Trump’s possible withdrawal from the Paris Climate Change Agreement. The end or a new beginning for sustainable business?

Andrew Woodward, Principal, Climate Communication, Climate Reality Leader and Master of Environmental Management Student at UNSW.

Will he? Won’t he? Will he – won’t he – what? Will Donald Trump pull out of the Paris Climate Agreement? Based on his wildly erratic Twitter behavior, you would have to think that will come down to what side of the bed he gets out of in Mar-a-Lago – his ‘weekender’ in Florida. So far, he has spent a quarter of his presidency there. By the way, Florida is the state to be first and worst impacted by climate change. Moving on.

The “he will” believers received some encouragement last week from Scott Pruitt, Trump’s newly appointed head of the Environment Protection Agency. Asked if he agreed Co2 was the primary “control knob” of global warming, he replied, “I would not agree that it’s a primary contributor to the global warming that we see”. This set off a predictable howl of condemnation. One pundit said – Pruitt’s comments were akin to the Surgeon General saying smoking wasn’t the primary cause of lung cancer. So that’s what were dealing with here. Old thinking and bad advice. The comments give insight into the lieutenants the US President is surrounding himself with.

Type “Trump Paris agreement” into Google and you get a flood of articles from late January saying, ‘The Donald’ was ready to change the course of history by Tweeting something like “Paris agreement, sad, dead, bad, au revoir, it was all a plot by the Chinese. Let’s make coal great again”. That was late January. February was eerily quiet. Then on 2 March, the New York Times reported “Top Trump Advisers Are Split on Paris Agreement on Climate Change”. In summary, the story says some want him to stick to his campaign pledge to withdraw while others, led by daughter Ivanka, want his to ditch the promise as they “fear the move could have broad and damaging diplomatic ramifications”. Well, yes.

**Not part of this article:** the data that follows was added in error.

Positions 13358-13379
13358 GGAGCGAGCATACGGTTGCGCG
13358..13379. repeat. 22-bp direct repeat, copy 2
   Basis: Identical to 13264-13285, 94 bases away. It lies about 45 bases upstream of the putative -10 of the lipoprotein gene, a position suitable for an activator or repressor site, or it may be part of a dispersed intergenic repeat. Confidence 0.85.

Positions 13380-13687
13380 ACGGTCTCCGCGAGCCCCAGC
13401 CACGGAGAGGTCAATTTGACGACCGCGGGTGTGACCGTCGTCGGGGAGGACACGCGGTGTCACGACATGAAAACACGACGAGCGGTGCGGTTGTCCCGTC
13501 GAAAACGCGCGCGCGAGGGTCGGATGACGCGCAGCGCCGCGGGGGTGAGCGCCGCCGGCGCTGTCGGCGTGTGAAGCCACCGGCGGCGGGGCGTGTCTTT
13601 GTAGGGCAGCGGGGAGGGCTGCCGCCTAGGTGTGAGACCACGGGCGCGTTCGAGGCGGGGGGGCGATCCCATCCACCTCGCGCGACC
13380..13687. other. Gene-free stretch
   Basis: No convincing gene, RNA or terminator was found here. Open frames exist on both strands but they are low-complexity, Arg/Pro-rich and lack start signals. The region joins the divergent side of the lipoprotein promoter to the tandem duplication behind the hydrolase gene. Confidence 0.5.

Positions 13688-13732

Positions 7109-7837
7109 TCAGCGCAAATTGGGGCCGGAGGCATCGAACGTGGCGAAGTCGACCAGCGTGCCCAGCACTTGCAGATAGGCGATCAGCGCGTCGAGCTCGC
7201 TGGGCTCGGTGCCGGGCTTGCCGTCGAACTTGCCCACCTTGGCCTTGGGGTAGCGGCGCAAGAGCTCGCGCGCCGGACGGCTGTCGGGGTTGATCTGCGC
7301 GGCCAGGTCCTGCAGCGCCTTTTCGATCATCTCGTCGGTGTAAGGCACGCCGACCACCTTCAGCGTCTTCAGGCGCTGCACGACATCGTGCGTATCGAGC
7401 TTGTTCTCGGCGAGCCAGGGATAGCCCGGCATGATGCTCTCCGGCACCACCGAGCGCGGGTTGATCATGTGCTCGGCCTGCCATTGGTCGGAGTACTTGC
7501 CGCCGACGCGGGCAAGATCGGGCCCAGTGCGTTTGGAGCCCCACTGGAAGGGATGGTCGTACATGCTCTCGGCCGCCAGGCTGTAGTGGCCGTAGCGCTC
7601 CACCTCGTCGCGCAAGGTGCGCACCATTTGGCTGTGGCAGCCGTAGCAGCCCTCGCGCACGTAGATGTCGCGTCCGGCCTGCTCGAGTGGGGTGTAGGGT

So, what if he does withdraw? What if the self-appointed ‘leader of the free world’ decided to push send on that Tweet? What if the most powerful economy in the world with the biggest names in business get a message from 1600 Pennsylvania Avenue that climate change action, accelerating the clean energy revolution and sustainability as business-as-usual aren’t of that much interest to the New-Yorker and those at his Cabinet table? What impact will this have on sustainable business around the world? My view, not much. In Australia? Again, not much. As you were.

In the immediate term, there would be some hysteria in the media and with good reason. Symbols are important and the Paris Climate Agreement is a powerful symbol. But after the coal dust settles, I expect the world will get back to the patter of getting on with the job of addressing climate change, building renewable energy grids and becoming more and more sustainable by the day. The announcement in South Australia today demonstrates that. The Chinese will take the mantle of clean energy production leadership and the Germans and Europeans will champion the cause with innovative policy. The exiting Conservatives in the UK, coal loving Republicans and, here at home, the merry-go-round Turnbull government will fiddle while the world burns.